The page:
Debt Talks Continue With Medicare Losing Prominence In Discourse
But GOP plans for the 2012 federal budget set the stage for significant cuts in health discretionary spending - which are among the programs that make up the core of President Barack Obama's domestic agenda.
The Associated Press/Washington Post: Boehner Talks Tough On Spending Cuts, Seeking Leverage In Showdown Over Raising Debt Ceiling
But allies say Boehner had multiple motivations for insisting on trillions of dollars in spending cuts, and no tax increases, as the price for rounding up enough votes to allow more borrowing and prevent the country from defaulting on its debt. For one thing, public opposition has forced Republicans to de-emphasize their proposals to convert Medicare to a less costly voucher program. A more adamant stand on spending cuts could help compensate for that setback, according to members of both parties (5/11).
Bloomberg: Democrats Embrace U.S. Tax Increase Versus Medicare Cut In Debt Talks
Democrats in Congress are gaining new confidence in promoting tax increases to reduce the national debt by presenting them as the alternative to Republicans' proposed cuts in Medicare health-care coverage for the elderly. Democratic leaders are avoiding any call for tax increases on the middle class, a key voting bloc, and limiting their proposals to those that would affect wealthy individuals, oil and gas companies, and businesses accused of sending jobs overseas. Still, the posture is a shift for Democrats, who avoided voting before last year's election on the party's proposal to roll back the 2001 and 2003 tax cuts for families earning more than $250,000 a year, at the behest of lawmakers on the ballot (Davis and Dorning, 5/12).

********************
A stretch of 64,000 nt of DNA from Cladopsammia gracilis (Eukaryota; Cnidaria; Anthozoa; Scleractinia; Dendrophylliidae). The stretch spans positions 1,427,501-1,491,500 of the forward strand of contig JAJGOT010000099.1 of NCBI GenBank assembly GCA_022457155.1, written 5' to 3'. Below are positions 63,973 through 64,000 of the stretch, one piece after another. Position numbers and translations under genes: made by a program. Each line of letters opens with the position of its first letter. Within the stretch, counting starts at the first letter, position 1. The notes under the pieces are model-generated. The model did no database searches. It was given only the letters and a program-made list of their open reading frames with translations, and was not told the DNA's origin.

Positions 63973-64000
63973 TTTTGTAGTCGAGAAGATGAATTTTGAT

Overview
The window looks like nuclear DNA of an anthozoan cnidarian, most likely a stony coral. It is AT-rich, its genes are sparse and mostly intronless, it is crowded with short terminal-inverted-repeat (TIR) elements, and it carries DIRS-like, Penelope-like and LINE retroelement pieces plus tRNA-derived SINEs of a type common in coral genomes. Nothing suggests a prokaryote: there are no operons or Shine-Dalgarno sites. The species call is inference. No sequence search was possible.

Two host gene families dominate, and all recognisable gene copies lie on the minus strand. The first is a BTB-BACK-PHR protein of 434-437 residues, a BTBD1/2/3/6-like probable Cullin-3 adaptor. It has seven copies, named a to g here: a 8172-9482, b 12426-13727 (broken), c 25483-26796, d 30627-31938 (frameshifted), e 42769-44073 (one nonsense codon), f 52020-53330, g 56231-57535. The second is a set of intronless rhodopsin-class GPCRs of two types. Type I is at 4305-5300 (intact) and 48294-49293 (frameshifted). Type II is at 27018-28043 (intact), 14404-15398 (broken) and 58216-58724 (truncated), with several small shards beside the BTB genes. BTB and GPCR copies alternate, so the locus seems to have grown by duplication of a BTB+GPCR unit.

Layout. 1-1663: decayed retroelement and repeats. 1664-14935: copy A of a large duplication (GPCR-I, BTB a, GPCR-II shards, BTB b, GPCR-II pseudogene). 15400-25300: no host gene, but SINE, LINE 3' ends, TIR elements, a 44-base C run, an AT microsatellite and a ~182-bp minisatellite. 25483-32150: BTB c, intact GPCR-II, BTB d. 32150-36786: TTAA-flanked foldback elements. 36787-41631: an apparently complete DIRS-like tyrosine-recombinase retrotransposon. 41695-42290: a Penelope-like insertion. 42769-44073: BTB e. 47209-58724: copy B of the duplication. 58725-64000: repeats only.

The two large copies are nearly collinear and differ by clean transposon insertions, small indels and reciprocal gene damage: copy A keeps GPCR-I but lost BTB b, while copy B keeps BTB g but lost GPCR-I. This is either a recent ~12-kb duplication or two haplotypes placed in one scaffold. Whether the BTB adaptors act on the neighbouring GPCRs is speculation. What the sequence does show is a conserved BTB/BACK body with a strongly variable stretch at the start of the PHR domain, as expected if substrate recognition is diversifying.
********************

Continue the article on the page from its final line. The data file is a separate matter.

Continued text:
Politico: Republicans Set Stage For Major Cuts In 2012
Picking up where April's budget agreement left off, House Republicans outlined plans Wednesday to cut another $45.7 billion from domestic spending and foreign aid next year, an 11 percent reduction designed to roll back appropriations to the levels set prior to the Democratic victories in the 2006 elections. Labor, health and education programs, the heart of President Barack Obama's domestic agenda, would be hardest hit - an $18.2 billion cut from 2011 levels and more than $41 billion or 23 percent from his 2012 request (Rogers, 5/11).
The Hill: House GOP Budget Allocation Hits Health Spending Hardest
Health and education spending would suffer the biggest cut under House Republicans' plan for divvying up discretionary spending for next fiscal year. House appropriators on Wednesday announced that they planned to allocate $139 billion for labor, health and human services and education for the fiscal year that starts Oct. 1. That's $18 billion less than those programs are getting this year - and more than $40 billion less than what President Obama asked for in his 2012 budget proposal (Pecquet, 5/11).